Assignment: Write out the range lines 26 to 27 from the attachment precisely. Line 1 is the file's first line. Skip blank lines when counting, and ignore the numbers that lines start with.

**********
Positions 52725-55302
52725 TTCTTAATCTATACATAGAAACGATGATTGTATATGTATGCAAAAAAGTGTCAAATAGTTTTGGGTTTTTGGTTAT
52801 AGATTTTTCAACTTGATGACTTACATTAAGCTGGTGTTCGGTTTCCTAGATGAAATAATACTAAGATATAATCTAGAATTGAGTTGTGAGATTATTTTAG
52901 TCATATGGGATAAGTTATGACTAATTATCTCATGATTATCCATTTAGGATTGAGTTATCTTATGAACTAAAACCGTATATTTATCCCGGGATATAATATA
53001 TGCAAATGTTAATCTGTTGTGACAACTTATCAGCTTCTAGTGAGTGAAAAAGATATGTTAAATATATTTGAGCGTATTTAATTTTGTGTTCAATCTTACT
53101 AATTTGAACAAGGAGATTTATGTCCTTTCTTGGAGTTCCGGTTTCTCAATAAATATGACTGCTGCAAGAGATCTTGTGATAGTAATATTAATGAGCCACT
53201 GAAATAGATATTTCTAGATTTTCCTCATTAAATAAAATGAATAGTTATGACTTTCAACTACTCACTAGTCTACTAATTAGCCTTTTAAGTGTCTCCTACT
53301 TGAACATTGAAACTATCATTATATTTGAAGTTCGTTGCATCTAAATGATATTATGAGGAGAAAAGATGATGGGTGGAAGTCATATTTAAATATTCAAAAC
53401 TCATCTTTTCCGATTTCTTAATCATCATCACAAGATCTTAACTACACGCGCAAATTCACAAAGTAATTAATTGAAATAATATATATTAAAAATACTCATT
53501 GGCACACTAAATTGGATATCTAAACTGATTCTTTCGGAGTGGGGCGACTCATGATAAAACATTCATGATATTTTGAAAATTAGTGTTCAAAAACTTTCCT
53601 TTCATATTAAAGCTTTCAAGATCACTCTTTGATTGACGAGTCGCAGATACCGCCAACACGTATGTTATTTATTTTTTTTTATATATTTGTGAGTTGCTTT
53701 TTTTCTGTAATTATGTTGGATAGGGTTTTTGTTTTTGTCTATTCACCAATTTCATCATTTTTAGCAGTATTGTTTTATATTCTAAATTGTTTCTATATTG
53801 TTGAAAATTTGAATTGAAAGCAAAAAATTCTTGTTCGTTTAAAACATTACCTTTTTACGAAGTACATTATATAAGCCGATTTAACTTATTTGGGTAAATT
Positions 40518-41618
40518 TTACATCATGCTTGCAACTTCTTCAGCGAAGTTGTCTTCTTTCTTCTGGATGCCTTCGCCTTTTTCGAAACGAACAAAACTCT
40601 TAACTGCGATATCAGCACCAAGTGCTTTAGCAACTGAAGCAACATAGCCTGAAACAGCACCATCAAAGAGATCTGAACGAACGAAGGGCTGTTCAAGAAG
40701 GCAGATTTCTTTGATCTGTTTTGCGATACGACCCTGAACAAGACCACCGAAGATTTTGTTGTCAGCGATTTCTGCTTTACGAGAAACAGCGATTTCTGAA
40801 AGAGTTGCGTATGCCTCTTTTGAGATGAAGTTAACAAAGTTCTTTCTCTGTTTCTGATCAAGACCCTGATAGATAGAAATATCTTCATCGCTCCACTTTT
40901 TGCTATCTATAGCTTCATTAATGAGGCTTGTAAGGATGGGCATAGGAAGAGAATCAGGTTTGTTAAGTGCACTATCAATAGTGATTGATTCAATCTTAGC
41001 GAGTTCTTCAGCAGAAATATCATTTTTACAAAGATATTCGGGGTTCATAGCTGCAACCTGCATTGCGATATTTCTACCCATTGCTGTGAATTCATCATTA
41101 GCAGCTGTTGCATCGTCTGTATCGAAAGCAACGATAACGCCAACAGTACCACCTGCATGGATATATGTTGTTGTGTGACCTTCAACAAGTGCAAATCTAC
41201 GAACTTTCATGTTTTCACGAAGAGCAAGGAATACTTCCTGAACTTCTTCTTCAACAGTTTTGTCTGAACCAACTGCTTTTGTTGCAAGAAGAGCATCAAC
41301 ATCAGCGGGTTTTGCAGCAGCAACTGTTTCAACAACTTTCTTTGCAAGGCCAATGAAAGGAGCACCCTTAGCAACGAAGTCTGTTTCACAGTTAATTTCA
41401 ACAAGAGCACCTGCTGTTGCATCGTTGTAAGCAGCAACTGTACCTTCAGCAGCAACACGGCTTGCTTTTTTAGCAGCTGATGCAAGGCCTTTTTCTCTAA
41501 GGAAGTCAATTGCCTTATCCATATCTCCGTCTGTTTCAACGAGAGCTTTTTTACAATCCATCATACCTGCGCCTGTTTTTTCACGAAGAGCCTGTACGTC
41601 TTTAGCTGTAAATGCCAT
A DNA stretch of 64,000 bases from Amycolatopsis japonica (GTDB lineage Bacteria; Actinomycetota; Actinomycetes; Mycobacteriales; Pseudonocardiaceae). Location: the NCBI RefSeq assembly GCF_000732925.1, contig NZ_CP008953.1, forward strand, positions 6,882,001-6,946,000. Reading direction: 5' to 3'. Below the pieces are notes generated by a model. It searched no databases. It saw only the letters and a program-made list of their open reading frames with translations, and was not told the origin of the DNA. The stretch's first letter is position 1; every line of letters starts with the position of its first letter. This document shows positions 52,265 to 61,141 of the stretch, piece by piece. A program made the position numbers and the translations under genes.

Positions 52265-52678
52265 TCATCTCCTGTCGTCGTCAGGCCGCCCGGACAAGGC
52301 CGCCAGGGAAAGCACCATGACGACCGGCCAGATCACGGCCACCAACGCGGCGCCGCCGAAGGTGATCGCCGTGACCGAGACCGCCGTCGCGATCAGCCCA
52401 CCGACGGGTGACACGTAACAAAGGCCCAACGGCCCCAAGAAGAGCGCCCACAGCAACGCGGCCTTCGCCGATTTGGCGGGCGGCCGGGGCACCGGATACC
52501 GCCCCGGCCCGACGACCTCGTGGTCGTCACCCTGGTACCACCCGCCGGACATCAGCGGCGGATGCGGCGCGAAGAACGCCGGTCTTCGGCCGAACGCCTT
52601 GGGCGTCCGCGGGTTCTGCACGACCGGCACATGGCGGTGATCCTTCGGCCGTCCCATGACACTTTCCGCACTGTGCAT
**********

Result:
41601 TTTAGCTGTAAATGCCAT
A DNA stretch of 64,000 bases from Amycolatopsis japonica (GTDB lineage Bacteria; Actinomycetota; Actinomycetes; Mycobacteriales; Pseudonocardiaceae). Location: the NCBI RefSeq assembly GCF_000732925.1, contig NZ_CP008953.1, forward strand, positions 6,882,001-6,946,000. Reading direction: 5' to 3'. Below the pieces are notes generated by a model. It searched no databases. It saw only the letters and a program-made list of their open reading frames with translations, and was not told the origin of the DNA. The stretch's first letter is position 1; every line of letters starts with the position of its first letter. This document shows positions 52,265 to 61,141 of the stretch, piece by piece. A program made the position numbers and the translations under genes.